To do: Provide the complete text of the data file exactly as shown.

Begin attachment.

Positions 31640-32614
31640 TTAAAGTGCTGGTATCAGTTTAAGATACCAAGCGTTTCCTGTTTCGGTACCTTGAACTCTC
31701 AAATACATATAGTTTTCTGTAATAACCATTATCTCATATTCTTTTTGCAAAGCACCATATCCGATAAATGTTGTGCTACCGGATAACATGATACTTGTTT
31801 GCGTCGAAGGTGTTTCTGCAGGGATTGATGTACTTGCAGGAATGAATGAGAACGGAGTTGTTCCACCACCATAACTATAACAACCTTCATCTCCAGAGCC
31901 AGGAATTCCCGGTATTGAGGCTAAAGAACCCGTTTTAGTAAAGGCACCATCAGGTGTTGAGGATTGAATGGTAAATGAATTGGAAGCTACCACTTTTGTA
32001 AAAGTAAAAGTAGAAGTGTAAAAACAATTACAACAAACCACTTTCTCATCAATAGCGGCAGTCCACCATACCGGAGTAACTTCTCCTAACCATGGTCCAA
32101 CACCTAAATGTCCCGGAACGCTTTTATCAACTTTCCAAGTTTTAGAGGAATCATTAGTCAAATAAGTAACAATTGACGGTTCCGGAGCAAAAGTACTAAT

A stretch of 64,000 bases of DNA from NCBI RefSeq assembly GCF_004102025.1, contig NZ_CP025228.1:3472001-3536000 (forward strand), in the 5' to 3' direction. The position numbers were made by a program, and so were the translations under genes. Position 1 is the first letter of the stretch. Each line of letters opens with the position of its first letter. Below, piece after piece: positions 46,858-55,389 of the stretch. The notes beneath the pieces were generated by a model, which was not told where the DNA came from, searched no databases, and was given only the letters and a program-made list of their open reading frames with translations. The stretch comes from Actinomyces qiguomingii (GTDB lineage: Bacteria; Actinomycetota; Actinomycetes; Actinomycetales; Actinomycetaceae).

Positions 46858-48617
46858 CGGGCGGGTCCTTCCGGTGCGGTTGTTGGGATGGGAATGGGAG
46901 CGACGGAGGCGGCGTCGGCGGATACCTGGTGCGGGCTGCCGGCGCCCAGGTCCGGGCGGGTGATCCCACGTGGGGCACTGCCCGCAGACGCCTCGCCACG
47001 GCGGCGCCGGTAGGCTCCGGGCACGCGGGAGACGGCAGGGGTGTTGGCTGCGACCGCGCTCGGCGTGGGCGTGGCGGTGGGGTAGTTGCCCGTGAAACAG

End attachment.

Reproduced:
Positions 31640-32614
31640 TTAAAGTGCTGGTATCAGTTTAAGATACCAAGCGTTTCCTGTTTCGGTACCTTGAACTCTC
31701 AAATACATATAGTTTTCTGTAATAACCATTATCTCATATTCTTTTTGCAAAGCACCATATCCGATAAATGTTGTGCTACCGGATAACATGATACTTGTTT
31801 GCGTCGAAGGTGTTTCTGCAGGGATTGATGTACTTGCAGGAATGAATGAGAACGGAGTTGTTCCACCACCATAACTATAACAACCTTCATCTCCAGAGCC
31901 AGGAATTCCCGGTATTGAGGCTAAAGAACCCGTTTTAGTAAAGGCACCATCAGGTGTTGAGGATTGAATGGTAAATGAATTGGAAGCTACCACTTTTGTA
32001 AAAGTAAAAGTAGAAGTGTAAAAACAATTACAACAAACCACTTTCTCATCAATAGCGGCAGTCCACCATACCGGAGTAACTTCTCCTAACCATGGTCCAA
32101 CACCTAAATGTCCCGGAACGCTTTTATCAACTTTCCAAGTTTTAGAGGAATCATTAGTCAAATAAGTAACAATTGACGGTTCCGGAGCAAAAGTACTAAT

A stretch of 64,000 bases of DNA from NCBI RefSeq assembly GCF_004102025.1, contig NZ_CP025228.1:3472001-3536000 (forward strand), in the 5' to 3' direction. The position numbers were made by a program, and so were the translations under genes. Position 1 is the first letter of the stretch. Each line of letters opens with the position of its first letter. Below, piece after piece: positions 46,858-55,389 of the stretch. The notes beneath the pieces were generated by a model, which was not told where the DNA came from, searched no databases, and was given only the letters and a program-made list of their open reading frames with translations. The stretch comes from Actinomyces qiguomingii (GTDB lineage: Bacteria; Actinomycetota; Actinomycetes; Actinomycetales; Actinomycetaceae).

Positions 46858-48617
46858 CGGGCGGGTCCTTCCGGTGCGGTTGTTGGGATGGGAATGGGAG
46901 CGACGGAGGCGGCGTCGGCGGATACCTGGTGCGGGCTGCCGGCGCCCAGGTCCGGGCGGGTGATCCCACGTGGGGCACTGCCCGCAGACGCCTCGCCACG
47001 GCGGCGCCGGTAGGCTCCGGGCACGCGGGAGACGGCAGGGGTGTTGGCTGCGACCGCGCTCGGCGTGGGCGTGGCGGTGGGGTAGTTGCCCGTGAAACAG